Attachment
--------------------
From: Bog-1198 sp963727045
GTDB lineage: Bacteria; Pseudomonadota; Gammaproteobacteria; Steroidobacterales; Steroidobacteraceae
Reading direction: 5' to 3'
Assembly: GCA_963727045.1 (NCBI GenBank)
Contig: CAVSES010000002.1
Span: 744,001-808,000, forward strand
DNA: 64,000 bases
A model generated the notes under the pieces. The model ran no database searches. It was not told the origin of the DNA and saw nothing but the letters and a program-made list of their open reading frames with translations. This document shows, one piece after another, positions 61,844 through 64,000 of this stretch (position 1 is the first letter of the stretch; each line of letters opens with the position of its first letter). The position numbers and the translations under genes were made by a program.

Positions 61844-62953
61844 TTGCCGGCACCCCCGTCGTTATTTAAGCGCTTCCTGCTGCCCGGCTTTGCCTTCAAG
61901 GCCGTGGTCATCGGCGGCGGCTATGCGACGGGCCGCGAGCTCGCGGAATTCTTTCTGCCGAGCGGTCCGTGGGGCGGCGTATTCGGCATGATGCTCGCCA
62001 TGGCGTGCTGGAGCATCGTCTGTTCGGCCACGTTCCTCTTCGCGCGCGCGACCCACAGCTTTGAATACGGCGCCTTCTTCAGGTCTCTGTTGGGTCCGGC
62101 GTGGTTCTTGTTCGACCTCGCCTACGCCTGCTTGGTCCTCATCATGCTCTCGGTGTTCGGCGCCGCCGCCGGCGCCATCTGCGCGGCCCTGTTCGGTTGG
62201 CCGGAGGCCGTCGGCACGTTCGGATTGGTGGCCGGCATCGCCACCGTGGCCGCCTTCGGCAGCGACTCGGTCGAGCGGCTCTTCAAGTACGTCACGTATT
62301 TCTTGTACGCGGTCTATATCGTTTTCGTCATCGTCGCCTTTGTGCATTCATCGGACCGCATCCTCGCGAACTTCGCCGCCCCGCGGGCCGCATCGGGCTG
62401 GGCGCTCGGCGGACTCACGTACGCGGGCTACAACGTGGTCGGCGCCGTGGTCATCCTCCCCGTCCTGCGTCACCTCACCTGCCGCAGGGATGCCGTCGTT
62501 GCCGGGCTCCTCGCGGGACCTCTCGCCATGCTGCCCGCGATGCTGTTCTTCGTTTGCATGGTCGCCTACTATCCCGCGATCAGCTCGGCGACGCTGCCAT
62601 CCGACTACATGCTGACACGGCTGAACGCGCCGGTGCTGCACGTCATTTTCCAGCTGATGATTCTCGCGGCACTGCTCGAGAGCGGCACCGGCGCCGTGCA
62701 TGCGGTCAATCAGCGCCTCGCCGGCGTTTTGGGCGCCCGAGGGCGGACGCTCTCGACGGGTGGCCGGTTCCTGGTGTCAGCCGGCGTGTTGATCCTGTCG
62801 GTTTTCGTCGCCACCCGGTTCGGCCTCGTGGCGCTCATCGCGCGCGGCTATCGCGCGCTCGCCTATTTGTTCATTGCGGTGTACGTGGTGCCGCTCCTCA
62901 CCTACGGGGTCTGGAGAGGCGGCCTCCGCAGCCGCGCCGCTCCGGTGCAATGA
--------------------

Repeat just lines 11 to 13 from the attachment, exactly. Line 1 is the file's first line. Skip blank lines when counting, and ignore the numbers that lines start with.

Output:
61901 GCCGTGGTCATCGGCGGCGGCTATGCGACGGGCCGCGAGCTCGCGGAATTCTTTCTGCCGAGCGGTCCGTGGGGCGGCGTATTCGGCATGATGCTCGCCA
62001 TGGCGTGCTGGAGCATCGTCTGTTCGGCCACGTTCCTCTTCGCGCGCGCGACCCACAGCTTTGAATACGGCGCCTTCTTCAGGTCTCTGTTGGGTCCGGC
62101 GTGGTTCTTGTTCGACCTCGCCTACGCCTGCTTGGTCCTCATCATGCTCTCGGTGTTCGGCGCCGCCGCCGGCGCCATCTGCGCGGCCCTGTTCGGTTGG